1. Move Your Plants Indoors

Whether you’re just starting your seeds or you’re dealing with some nasty weather, temporarily starting or moving your plants indoors can help you get an early start on the growing season and can help protect tender new seedlings and heat-loving plants from the cold. 

3 Ways to Protect Your Plants from the Cold | Shelter and protect your plants from the cold with these 3 ideas for keeping plants and seedlings warm

This method works for new seeds and seedlings as well as mature plants that are being grown in containers or have not yet been transplanted into the ground. Transplanting can shock and kill plants, so avoid digging them up and replanting them as much as possible. Once they are in the ground, leave them there unless you feel you have no other choice. Case in point: we transplanted our broccoli seedlings into the ground in May and lost one due to wireworms in our soil. To avoid losing the rest, I dug them up and planted them in containers until we had our pest problem under control. The remaining plants are looking great now! But normally I wouldn’t have risked digging them up again.

Changes in temperature can also shock plants and kill them, so make sure you harden plants off before bringing them outdoors for the first time. Hardening off simply means that you’re toughening them up to be able to withstand the elements outdoors. Bring them outside for a few hours each day to start and bring them back in at night when temperatures drop. This helps prepare them for life outdoors. After a few days you can bring them outside for good.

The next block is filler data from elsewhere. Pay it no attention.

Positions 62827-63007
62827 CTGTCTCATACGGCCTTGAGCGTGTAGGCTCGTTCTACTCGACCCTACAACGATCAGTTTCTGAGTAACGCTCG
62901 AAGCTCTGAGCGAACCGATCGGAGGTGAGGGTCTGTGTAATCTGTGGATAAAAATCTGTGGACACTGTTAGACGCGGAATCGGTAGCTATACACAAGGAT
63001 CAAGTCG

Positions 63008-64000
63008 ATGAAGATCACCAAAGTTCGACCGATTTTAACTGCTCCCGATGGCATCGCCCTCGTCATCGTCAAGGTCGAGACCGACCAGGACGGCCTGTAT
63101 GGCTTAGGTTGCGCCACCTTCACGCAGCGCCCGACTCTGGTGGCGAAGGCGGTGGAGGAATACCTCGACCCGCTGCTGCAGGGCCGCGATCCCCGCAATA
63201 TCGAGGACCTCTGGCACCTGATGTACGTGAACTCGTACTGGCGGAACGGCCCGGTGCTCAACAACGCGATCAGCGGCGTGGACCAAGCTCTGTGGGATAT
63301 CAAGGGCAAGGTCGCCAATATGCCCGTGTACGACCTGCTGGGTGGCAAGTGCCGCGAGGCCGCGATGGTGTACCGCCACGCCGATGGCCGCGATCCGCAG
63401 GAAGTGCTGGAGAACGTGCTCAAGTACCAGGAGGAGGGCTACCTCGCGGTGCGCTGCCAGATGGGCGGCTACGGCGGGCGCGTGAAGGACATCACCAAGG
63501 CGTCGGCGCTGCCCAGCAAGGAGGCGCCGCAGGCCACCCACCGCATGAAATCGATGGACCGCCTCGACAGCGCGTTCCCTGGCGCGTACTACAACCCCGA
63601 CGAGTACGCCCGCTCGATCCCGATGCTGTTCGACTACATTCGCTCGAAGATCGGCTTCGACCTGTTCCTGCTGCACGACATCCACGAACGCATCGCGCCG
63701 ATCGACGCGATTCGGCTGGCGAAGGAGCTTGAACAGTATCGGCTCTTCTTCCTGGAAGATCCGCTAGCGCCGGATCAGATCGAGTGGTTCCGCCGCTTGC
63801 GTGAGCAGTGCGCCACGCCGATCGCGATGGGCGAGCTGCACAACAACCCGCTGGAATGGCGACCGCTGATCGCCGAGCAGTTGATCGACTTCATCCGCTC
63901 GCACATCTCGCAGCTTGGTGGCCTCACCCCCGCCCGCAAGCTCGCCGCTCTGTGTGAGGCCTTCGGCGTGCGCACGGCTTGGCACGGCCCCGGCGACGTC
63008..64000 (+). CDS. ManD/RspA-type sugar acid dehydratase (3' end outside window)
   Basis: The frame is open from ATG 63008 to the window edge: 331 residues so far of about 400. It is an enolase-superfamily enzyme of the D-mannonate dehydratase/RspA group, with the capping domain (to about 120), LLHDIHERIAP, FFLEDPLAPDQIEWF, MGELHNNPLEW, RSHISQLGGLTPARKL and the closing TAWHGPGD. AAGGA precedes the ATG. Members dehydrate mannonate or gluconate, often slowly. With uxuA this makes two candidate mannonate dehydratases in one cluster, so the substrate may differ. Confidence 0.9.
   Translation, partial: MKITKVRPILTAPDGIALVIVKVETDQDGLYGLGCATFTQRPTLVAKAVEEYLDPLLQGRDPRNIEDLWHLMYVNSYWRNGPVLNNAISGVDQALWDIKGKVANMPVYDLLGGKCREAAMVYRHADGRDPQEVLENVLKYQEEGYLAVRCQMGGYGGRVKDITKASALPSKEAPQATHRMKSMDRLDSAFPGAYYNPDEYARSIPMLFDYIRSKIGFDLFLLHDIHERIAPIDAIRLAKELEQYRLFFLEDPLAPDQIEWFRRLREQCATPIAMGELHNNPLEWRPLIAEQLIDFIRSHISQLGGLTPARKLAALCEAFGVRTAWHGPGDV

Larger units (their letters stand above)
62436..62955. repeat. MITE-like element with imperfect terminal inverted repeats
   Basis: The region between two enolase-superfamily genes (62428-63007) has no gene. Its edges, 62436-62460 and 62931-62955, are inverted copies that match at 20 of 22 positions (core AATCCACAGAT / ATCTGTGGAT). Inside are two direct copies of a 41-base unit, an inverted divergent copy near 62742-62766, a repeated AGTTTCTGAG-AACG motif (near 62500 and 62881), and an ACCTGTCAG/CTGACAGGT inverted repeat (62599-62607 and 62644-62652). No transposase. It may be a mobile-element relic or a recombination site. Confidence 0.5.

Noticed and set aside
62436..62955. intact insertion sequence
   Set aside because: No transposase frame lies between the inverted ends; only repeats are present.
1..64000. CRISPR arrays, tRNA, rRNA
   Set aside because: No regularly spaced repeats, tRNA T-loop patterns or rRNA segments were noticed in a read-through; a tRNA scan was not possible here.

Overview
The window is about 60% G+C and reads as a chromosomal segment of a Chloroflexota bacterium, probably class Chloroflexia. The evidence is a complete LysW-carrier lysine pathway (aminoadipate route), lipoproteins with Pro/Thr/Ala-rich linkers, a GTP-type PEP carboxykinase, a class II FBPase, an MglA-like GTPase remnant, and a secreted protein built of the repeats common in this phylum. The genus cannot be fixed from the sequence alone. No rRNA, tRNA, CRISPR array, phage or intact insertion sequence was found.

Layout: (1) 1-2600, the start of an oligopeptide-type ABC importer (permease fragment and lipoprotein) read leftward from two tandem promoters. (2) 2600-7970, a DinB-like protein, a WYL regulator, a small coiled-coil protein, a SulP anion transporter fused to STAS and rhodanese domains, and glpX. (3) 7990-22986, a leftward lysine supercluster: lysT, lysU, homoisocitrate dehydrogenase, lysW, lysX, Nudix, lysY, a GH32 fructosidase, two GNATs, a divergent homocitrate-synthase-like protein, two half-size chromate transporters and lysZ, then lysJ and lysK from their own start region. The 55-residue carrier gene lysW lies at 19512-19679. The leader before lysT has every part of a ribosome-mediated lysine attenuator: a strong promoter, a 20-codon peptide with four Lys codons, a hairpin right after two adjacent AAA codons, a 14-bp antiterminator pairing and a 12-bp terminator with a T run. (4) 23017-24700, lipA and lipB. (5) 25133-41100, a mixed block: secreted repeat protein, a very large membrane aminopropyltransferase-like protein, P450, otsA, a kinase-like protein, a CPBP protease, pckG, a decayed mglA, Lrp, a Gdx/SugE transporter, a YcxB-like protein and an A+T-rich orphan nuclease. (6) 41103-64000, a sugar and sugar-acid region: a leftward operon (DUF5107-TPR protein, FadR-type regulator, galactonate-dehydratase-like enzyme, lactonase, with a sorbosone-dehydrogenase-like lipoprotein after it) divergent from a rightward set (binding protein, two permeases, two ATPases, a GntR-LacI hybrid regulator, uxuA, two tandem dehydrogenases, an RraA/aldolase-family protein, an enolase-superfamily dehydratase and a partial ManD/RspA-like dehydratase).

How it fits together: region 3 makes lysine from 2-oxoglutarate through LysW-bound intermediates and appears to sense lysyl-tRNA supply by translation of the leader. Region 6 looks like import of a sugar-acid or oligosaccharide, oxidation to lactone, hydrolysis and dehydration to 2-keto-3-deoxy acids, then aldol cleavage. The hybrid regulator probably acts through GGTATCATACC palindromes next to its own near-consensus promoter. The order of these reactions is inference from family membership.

Likewise, if you’re bringing plants back indoors, beware of the temperature variation. Make sure you don’t put your plants that have become accustomed to outdoor temperatures in too warm of a location indoors as this could be too much for them to handle.

If possible, place plants in a south-facing window or under grow lights indoors so that their leaves get the light they need to grow. You can also help prepare them for life outdoors by gently brushing your hand over the top of seedlings. This helps mimic the motion of wind blowing over them, and helps train the stems of plants to grow strong to withstand the winds.

 

2. Build a Greenhouse/Hoop House

A greenhouse is a great way to protect plants from the cold and extend your growing season. In milder climates, it’s even possible to grow food year-round inside. The design and materials used in construction allow greenhouses to trap and store heat so that when temperatures drop, the greenhouse stays nice and warm. 

Greenhouses can be used to start seedlings, grow heat-loving plants like tomatoes, peppers and basil, and to extend the growing season into the fall and even the winter. The downside is that they can be expensive to build and they are permanent structures, meaning you can’t move plants into a greenhouse if they are already planted in the ground. Enter the hoop house…